The brain, as any neuroscientist will tell you, is still in many ways an undiscovered country. But now our maps of that country just got a lot better. Researchers at University of Rochester Medical Center have just published a paper detailing what they call the brain's built-in drainage system. It turns out that your brain is constantly being washed out by cerebrospinal fluid that passes between cells, clearing out proteins that can build up, kill neurons, and possibly lead to Alzheimers. Eventually these proteins are washed out of the brain entirely, flowing down the outside of the blood vessels in your gray matter, and back into your body. In a sense, this cerebrospinal fluid drainage is like garbage collection inside your brain.
When the researchers added fluorescent and radioactive tracers to the cerebrospinal fluid of live mice, the tracers quickly spread throughout the rodents' brains. Using two-photon microscopy to visualise the movement in real-time, the team saw cerebrospinal fluid permeating the entire brain through 'pipes' surrounding blood vessels, similar to the lymphatic system that services all other organs.
The pipes work on hydraulic principles, though, and so the system breaks upon opening, making it hard to identify it outside living organisms.
The researchers named this drainage system the "glymphatic system" because it resembles the lymphatic system and is also helped along by glial cells.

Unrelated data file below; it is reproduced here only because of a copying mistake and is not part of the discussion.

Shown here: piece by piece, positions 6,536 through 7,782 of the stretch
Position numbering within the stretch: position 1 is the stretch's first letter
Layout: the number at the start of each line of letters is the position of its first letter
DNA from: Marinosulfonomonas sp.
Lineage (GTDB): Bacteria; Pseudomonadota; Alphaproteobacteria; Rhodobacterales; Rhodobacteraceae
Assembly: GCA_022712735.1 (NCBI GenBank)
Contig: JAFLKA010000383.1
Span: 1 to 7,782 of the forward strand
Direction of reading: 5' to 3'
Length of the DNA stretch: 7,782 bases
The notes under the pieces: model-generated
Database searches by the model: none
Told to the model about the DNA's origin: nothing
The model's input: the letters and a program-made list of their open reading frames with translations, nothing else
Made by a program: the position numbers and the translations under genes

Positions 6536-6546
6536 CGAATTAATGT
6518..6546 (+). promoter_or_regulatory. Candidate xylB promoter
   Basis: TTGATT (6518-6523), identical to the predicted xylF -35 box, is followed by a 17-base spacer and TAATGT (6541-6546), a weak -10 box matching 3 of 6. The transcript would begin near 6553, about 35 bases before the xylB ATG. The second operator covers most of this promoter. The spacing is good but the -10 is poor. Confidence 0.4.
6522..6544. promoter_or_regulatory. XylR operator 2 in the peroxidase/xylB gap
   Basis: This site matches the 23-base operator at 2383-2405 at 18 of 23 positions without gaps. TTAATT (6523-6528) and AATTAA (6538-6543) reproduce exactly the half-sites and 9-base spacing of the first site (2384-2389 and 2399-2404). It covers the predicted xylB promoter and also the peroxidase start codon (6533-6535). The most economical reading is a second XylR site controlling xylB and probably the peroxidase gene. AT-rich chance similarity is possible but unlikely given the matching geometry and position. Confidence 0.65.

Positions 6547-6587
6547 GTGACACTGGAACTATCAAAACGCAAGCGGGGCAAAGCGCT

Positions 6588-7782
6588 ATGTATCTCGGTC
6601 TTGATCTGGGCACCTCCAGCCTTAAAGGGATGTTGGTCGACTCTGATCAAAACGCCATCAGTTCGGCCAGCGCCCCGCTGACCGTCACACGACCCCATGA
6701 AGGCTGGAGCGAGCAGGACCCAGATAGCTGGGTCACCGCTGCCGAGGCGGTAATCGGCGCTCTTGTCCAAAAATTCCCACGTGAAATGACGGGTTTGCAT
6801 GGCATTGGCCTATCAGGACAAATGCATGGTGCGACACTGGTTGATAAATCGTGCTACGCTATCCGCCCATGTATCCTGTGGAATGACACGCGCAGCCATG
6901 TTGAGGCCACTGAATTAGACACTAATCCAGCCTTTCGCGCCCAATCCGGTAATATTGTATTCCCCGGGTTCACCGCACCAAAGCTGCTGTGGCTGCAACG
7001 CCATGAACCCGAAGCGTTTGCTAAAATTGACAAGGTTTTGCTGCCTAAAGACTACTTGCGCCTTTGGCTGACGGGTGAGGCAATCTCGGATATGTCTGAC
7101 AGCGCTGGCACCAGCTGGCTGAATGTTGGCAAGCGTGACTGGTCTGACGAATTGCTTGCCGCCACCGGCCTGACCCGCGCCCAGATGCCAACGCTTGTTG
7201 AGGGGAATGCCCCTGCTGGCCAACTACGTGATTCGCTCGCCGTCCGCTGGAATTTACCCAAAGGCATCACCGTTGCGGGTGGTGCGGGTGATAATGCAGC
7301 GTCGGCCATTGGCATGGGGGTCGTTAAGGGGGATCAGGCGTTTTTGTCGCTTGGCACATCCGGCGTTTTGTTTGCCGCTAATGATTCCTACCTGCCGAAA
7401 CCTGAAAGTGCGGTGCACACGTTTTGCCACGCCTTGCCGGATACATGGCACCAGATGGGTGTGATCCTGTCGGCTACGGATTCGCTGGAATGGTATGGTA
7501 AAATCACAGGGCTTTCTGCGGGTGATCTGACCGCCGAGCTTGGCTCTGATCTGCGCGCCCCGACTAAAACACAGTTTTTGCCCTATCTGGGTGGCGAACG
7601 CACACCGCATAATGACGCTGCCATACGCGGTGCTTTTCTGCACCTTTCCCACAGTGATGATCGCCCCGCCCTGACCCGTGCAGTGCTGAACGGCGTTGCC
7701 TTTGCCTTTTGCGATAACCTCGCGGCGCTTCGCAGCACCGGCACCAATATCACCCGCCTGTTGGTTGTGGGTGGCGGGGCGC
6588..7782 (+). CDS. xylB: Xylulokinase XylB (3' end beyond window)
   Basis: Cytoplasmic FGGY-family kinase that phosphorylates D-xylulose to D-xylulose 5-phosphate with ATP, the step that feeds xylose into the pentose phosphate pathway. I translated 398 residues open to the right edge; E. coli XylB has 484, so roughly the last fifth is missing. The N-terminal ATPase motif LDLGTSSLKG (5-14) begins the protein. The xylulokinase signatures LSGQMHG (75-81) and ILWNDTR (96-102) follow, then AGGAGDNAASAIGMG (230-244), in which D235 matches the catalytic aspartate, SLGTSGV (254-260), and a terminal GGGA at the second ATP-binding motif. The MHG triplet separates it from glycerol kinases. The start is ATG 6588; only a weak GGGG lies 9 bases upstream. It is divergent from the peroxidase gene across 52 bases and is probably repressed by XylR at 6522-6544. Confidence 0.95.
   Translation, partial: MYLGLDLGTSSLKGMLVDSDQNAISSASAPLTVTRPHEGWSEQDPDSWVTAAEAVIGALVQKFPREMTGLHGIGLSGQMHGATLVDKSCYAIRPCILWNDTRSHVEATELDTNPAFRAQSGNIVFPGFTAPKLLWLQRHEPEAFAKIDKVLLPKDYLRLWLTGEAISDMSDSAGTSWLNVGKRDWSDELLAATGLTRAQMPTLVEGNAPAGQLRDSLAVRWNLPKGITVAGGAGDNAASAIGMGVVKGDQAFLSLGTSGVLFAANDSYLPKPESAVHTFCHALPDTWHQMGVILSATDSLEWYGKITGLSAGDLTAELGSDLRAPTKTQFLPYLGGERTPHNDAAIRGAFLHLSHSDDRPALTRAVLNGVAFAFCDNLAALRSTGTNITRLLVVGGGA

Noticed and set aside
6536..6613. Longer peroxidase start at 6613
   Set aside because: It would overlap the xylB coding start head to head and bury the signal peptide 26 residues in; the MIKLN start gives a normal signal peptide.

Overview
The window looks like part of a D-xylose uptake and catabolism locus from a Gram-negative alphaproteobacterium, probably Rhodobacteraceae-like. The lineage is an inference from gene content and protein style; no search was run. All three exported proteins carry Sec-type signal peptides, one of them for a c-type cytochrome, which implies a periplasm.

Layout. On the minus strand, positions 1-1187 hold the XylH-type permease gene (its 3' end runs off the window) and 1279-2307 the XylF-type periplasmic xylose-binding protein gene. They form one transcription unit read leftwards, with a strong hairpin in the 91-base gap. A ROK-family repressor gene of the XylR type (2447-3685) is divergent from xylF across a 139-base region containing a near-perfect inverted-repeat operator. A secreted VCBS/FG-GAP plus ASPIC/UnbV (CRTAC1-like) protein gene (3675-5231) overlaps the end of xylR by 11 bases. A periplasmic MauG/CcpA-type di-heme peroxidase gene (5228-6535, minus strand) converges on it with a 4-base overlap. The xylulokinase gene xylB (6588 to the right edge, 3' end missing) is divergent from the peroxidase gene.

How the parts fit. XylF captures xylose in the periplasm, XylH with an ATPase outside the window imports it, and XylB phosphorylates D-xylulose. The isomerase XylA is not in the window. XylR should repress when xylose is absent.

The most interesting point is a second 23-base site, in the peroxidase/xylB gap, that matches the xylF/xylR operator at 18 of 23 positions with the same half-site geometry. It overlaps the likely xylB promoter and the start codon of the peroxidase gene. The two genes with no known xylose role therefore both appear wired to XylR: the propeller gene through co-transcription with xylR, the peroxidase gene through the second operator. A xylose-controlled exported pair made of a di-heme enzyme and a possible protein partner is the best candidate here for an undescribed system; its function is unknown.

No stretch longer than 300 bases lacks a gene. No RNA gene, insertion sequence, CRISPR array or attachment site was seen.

New Scientist continues:
The researchers found that the glymphatic system flushes waste from the brain through large drainage veins. That waste includes 55 per cent of the amyloid-beta removed from the rodent's brains.
"Removing waste is as vital to organ function as receiving nutrients," says Iliff. "So the failure of the glymphatic system is probably involved in many disease states – for example, Alzheimer's with its hallmark accumulation of amyloid-beta."
If it turns out that the glymphatic system is responsible for clearing away the brain debris that causes Alzheimers, there are a number of ways we could use the system to prevent or even roll back the effects of the disease. Now that we know this system exists, doctors can test Alzheimers patients to see whether their glymphatic system is compromised. It's possible that drug therapies could make the glymphatic system more efficient, pushing more fluid through brains suffering protein build up. One day, getting a brain cleanse may be as routine as getting your teeth cleaned.
Read more via New Scientist.